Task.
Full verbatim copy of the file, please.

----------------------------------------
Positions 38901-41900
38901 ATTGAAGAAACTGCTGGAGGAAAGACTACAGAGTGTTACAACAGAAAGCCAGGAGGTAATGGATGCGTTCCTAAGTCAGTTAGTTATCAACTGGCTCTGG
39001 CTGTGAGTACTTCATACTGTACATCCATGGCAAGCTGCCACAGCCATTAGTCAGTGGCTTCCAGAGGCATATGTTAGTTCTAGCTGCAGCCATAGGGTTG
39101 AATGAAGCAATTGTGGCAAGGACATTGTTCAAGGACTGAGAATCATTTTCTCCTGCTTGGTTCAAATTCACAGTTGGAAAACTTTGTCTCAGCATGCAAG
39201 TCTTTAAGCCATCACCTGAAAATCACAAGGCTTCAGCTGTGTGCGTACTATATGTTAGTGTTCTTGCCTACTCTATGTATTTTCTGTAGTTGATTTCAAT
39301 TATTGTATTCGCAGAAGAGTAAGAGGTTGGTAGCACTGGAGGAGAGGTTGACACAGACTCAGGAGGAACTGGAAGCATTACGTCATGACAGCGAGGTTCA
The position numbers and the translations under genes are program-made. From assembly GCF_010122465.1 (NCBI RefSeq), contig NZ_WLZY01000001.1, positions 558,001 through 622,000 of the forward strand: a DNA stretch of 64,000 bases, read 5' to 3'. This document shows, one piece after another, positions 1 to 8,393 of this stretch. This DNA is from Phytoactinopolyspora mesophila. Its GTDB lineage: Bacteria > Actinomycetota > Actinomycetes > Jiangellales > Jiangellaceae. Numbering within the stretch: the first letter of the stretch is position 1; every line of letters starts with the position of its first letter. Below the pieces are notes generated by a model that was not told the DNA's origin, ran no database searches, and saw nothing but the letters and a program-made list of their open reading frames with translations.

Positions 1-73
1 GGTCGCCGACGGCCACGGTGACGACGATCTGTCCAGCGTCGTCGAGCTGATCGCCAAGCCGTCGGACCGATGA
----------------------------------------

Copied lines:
Positions 38901-41900
38901 ATTGAAGAAACTGCTGGAGGAAAGACTACAGAGTGTTACAACAGAAAGCCAGGAGGTAATGGATGCGTTCCTAAGTCAGTTAGTTATCAACTGGCTCTGG
39001 CTGTGAGTACTTCATACTGTACATCCATGGCAAGCTGCCACAGCCATTAGTCAGTGGCTTCCAGAGGCATATGTTAGTTCTAGCTGCAGCCATAGGGTTG
39101 AATGAAGCAATTGTGGCAAGGACATTGTTCAAGGACTGAGAATCATTTTCTCCTGCTTGGTTCAAATTCACAGTTGGAAAACTTTGTCTCAGCATGCAAG
39201 TCTTTAAGCCATCACCTGAAAATCACAAGGCTTCAGCTGTGTGCGTACTATATGTTAGTGTTCTTGCCTACTCTATGTATTTTCTGTAGTTGATTTCAAT
39301 TATTGTATTCGCAGAAGAGTAAGAGGTTGGTAGCACTGGAGGAGAGGTTGACACAGACTCAGGAGGAACTGGAAGCATTACGTCATGACAGCGAGGTTCA
The position numbers and the translations under genes are program-made. From assembly GCF_010122465.1 (NCBI RefSeq), contig NZ_WLZY01000001.1, positions 558,001 through 622,000 of the forward strand: a DNA stretch of 64,000 bases, read 5' to 3'. This document shows, one piece after another, positions 1 to 8,393 of this stretch. This DNA is from Phytoactinopolyspora mesophila. Its GTDB lineage: Bacteria > Actinomycetota > Actinomycetes > Jiangellales > Jiangellaceae. Numbering within the stretch: the first letter of the stretch is position 1; every line of letters starts with the position of its first letter. Below the pieces are notes generated by a model that was not told the DNA's origin, ran no database searches, and saw nothing but the letters and a program-made list of their open reading frames with translations.

Positions 1-73
1 GGTCGCCGACGGCCACGGTGACGACGATCTGTCCAGCGTCGTCGAGCTGATCGCCAAGCCGTCGGACCGATGA